The streets of Madison are unusually quiet this time of year, as the normally crowded Madison Early Music Festival has been forced to switch to an online format.
The festival, which focuses on performances and lectures on music written before 1850, was in its final planning stages before news broke that it would not take place as planned due to the coronavirus.
“COVID-19 changed everything,” MEMF administrator Cheryl Bensman-Rowe said. âEverything was ready to go. The concert series had already been announced, the brochure was in print, class registrations were about to open, and tickets for the performances were about to be sold at the Union Box Office.
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MEMF is currently in its twenty one season and enjoyed a large number of fans and performers throughout its long run.
As Bensman-Rowe explains, the appeal of the festival’s performances lies in its smaller, quieter ensembles.
âWe planned the first festival as a series of concerts and a workshop for students between the ages of 18 and 90 and we were delighted that the festival became a great success! Said Bensman Rowe. âThere is a very loyal fan baseâ¦ audiences who love chamber music are very fond of the intimacy of smaller and often virtuoso ensembles. “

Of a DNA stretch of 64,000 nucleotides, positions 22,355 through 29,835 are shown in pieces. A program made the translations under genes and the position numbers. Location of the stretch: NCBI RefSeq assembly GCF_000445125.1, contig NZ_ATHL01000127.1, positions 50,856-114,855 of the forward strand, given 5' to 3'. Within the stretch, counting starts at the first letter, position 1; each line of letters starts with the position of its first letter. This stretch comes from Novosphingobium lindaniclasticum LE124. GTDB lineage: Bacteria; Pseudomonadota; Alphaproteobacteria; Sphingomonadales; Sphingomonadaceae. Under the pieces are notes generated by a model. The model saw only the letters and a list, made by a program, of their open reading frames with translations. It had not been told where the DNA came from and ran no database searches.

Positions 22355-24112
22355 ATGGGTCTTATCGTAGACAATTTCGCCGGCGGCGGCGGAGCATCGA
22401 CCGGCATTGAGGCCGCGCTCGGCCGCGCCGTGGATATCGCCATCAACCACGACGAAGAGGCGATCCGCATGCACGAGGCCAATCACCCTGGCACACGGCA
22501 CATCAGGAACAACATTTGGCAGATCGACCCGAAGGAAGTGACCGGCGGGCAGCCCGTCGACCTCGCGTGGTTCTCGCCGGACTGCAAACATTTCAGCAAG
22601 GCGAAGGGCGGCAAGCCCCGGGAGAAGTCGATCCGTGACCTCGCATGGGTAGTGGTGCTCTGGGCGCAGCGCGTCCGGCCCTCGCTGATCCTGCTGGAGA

While performances and lectures can still take place virtually, Bensman-Rowe admits this is not the outcome MEMF organizers hoped for.
Bensman-Rowe said the situation is difficult for both artists and potential attendees.
âA lot of what we do is created by being together in person as a community,â said Bensman-Rowe. âAnyone who has sung in a choir, performed in a band or orchestra, or attended a live concert understands how so rewarding these experiences are. “
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The decision to cancel the festival took a heavy toll on organizers and musicians, as both will now be deprived of much-needed festival income, Bensman-Rowe said.
The cancellation didn’t completely spoil the concert, however, as performances and lectures are still being held at the event site. Facebook page.
Using the site’s authoring feature, pre-recorded performance videos by different artists are shown each evening at 7 p.m., when they would normally take place in person. Conferences will also continue to take place at scheduled times via the live broadcast.
The Madison Early Music Festival will also not have its closing concert this year, which is a collaboration between educators and festival-goers to rehearse a piece of early music to play at the end of the week.
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While this turn of events is a far cry from what MEMF fans have come to expect, Bensman-Rowe said she hopes for a return to normal by the next festival.
“We had a lot of interest [in] MEMF Online, âBensman-Rowe said. “But we are looking forward to being MEMF Offline in the future, hopefully in 2021!”